EM NARI members enjoyed a jam-packed program at our most recent membership meeting which took place at the Crowne Plaza in Natick on September 7th. President Dave Supple kicked things off by presenting the newest NARI certified professionals in our chapter including several new Certified Lead Carpenters from Essex Restoration. The study group, led by Mark Philben of Charlie Allen, met last Spring. To cap off the presentations, Jim Marcotte of Dovercraft, Inc. was awarded the prestigious Master Certified Remodeler (MCR) certification. The designation signifies the remodeling contractor’s superior knowledge, dedication to the industry and community involvement. Congratulations Jim!
The highlight of the membership meeting was the Inspectors Panel. Moderated by Dave Supple, this year our panelists included:
The Panel took questions from the audience and started with introductions that set the tone for what the relationship between inspector and builder *should be.* “We have a tough job, and you have a tough job. This needs to be team effort,” explained one of the inspectors.
Several people asked about the upcoming implementation of the 2015 Energy Code. Although no specific date has been set, it is anticipated that the new Energy Code may go into effect in January 2017. Until then, the energy Stretch Code, which is meant to result in more cost effective solutions to increase energy performance rather than prescriptive requirements, is in effect.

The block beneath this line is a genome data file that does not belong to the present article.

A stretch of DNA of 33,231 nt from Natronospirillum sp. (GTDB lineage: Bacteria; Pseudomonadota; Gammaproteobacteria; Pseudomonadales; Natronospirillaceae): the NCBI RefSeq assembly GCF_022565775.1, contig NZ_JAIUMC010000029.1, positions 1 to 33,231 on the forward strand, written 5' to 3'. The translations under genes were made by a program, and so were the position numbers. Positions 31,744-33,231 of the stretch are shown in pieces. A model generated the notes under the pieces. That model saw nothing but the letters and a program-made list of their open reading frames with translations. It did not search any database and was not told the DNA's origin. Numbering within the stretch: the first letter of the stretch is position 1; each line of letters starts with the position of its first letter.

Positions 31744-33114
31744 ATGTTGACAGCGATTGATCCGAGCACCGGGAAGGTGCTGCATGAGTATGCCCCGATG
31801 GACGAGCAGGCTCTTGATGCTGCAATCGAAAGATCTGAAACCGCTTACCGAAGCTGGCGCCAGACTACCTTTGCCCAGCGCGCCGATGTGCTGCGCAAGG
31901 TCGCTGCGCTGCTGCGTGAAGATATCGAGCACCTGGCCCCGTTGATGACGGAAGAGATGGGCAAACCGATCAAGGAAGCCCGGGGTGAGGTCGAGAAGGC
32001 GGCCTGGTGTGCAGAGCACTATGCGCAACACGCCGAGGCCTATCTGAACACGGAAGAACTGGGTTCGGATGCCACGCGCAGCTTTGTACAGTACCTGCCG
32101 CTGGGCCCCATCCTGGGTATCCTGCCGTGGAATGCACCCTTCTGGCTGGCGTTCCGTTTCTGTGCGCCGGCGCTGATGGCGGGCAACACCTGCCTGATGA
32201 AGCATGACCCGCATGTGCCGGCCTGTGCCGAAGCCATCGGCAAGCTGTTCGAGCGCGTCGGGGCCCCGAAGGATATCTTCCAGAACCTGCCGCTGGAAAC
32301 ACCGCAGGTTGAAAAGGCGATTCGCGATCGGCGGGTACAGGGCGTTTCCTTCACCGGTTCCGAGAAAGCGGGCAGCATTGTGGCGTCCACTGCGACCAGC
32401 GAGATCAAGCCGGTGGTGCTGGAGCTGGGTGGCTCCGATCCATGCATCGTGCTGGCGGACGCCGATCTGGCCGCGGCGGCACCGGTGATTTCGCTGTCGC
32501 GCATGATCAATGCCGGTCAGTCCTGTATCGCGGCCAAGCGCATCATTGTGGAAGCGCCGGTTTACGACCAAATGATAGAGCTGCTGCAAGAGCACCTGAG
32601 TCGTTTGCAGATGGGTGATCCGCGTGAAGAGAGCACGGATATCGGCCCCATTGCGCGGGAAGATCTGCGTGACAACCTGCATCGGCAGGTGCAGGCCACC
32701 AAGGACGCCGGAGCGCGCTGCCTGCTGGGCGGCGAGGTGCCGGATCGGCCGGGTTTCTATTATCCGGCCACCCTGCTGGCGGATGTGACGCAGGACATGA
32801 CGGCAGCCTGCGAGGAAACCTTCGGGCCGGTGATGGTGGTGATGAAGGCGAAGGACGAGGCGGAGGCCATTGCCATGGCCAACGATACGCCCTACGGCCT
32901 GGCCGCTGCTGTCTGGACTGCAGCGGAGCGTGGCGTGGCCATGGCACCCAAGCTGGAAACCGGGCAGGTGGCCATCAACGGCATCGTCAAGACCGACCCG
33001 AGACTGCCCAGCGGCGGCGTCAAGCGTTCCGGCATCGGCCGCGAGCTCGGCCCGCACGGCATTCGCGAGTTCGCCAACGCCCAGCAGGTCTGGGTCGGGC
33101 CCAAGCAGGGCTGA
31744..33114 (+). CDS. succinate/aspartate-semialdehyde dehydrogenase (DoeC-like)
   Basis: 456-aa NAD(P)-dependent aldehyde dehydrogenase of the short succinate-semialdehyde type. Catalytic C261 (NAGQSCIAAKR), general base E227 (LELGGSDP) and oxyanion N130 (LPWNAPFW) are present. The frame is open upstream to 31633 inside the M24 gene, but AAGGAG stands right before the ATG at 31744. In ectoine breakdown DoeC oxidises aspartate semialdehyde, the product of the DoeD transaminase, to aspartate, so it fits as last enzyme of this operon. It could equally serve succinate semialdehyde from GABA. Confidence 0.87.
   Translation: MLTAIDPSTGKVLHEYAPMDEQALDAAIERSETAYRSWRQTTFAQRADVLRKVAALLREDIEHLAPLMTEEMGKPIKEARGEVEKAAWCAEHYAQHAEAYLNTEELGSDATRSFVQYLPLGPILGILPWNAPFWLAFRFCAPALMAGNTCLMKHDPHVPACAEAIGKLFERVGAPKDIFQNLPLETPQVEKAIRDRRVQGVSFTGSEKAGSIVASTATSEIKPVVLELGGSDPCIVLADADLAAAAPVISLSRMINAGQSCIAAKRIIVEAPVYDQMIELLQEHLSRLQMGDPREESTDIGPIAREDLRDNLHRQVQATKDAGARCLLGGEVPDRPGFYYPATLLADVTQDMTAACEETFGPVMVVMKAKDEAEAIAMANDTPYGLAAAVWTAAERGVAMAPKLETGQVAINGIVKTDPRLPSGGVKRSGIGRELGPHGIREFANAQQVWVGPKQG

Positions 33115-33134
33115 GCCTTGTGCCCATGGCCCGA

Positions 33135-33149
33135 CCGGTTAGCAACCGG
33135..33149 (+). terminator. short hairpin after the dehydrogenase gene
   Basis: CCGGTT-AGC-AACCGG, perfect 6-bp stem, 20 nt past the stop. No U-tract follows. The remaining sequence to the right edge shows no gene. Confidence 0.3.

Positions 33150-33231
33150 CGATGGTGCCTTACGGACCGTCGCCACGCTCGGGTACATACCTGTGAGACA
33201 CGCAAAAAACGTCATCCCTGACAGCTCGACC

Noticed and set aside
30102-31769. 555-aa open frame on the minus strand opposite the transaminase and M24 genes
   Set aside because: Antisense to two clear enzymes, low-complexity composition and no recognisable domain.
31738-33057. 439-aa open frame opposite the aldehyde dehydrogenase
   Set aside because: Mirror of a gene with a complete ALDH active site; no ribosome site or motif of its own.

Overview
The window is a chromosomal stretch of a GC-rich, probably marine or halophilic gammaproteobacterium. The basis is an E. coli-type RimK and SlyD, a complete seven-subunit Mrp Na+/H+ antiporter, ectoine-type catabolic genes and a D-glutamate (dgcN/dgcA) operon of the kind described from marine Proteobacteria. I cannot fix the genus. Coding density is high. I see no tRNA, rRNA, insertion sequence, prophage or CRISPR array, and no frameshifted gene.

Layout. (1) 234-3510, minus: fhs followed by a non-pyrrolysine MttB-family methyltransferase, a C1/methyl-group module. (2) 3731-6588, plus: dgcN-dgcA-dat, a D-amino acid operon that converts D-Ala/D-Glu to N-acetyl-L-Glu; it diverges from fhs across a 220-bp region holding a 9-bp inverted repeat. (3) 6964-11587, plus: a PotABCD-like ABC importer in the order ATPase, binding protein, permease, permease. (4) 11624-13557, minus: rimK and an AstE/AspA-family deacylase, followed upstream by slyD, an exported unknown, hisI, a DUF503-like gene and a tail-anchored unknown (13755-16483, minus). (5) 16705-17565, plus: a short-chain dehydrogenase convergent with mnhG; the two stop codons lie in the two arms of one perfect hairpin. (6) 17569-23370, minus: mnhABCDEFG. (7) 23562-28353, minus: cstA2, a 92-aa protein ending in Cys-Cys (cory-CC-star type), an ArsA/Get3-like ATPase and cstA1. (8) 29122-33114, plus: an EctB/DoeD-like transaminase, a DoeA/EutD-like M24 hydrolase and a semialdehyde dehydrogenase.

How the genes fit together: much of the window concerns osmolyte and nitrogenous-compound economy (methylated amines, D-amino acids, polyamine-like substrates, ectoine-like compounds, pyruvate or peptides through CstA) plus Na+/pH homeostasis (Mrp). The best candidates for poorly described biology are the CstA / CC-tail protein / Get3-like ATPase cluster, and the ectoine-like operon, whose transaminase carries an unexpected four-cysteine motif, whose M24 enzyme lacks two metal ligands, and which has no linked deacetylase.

“Inspectors Are People Too”
It seems funny, but the stereotypical adversarial relationship between contractor and inspector can be easily avoided. A running theme throughout the panel discussion was accountability. If an inspector requires something that the contractor disagrees with, it’s fair to ask them to show you where in the code book you can find the details. After all, you’re the one who’ll have to go back to the client to explain the time delay or extra costs.
Wondering what to do when an inspector doesn’t call you back? First, one inspector asked that contractors not leave multiple messages a day (apparently some contractors are calling several times an hour!). Checking voice mail takes up too much time when they could be looking at a job and getting back to you faster. But, if you haven’t heard back within a reasonable time, it’s fine to “follow the process” and go up the chain of command without facing a disgruntled inspector.
Not-to-Miss Upcoming Events: